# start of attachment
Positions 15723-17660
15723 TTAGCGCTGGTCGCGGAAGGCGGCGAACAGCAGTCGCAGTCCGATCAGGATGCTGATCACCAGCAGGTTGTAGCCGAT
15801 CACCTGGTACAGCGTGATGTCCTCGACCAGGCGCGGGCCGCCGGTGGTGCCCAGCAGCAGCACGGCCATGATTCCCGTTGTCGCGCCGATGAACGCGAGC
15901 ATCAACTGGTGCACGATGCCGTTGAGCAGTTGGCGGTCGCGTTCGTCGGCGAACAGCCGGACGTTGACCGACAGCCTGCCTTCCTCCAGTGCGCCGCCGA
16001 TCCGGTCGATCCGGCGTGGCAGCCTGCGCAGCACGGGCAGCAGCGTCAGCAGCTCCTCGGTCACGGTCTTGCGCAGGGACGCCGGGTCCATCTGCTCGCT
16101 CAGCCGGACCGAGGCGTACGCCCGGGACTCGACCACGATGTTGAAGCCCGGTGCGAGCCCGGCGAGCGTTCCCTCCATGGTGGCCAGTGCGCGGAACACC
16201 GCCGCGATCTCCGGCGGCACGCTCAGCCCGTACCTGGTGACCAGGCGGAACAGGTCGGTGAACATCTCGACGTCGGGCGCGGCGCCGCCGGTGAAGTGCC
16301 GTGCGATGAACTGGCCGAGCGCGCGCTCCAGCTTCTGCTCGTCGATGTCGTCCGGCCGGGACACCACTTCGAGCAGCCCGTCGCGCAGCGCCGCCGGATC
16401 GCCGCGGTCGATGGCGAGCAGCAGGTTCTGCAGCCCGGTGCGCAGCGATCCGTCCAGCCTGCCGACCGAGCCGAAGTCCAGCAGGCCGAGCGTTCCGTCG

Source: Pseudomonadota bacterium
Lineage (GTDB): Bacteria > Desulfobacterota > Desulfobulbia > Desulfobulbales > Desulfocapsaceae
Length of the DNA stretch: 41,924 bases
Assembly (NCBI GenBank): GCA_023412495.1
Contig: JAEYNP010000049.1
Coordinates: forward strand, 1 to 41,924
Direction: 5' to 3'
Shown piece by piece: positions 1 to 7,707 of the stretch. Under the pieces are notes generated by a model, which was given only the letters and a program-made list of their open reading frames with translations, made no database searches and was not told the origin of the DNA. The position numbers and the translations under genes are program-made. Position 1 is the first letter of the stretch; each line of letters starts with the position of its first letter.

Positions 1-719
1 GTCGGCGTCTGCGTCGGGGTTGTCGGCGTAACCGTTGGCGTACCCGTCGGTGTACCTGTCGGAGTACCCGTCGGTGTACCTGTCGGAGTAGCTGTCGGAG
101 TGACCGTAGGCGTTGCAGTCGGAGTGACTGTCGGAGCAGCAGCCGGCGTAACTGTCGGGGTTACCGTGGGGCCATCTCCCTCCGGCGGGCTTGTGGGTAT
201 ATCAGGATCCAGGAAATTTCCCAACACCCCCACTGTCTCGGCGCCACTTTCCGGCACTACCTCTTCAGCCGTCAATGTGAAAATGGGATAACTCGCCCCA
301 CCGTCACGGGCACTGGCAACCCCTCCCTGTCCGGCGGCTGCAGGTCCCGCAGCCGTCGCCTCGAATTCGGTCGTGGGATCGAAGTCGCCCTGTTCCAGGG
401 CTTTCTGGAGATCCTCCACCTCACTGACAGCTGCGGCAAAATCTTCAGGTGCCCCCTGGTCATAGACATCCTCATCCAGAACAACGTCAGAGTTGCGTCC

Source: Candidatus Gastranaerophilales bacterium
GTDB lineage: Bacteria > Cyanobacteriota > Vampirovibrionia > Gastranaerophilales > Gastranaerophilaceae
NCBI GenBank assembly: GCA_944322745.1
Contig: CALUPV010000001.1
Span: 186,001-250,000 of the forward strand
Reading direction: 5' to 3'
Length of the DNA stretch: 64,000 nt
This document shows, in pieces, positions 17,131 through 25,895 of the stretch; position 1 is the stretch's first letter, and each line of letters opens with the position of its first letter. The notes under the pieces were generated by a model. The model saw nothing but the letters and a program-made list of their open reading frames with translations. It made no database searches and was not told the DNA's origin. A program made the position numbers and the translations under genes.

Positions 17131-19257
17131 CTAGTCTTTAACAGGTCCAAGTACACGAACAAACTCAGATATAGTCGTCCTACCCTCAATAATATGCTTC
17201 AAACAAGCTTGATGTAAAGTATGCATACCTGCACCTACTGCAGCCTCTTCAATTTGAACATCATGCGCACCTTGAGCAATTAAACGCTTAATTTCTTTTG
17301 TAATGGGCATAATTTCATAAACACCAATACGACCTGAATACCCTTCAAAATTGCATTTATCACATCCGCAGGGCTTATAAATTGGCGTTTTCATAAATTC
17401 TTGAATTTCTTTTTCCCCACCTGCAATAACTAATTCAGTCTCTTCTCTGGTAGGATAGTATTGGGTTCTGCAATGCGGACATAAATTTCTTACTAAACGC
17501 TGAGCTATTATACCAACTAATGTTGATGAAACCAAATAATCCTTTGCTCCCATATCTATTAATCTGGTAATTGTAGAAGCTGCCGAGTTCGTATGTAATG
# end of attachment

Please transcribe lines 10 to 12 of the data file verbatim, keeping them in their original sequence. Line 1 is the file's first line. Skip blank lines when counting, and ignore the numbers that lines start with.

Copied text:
Source: Pseudomonadota bacterium
Lineage (GTDB): Bacteria > Desulfobacterota > Desulfobulbia > Desulfobulbales > Desulfocapsaceae
Length of the DNA stretch: 41,924 bases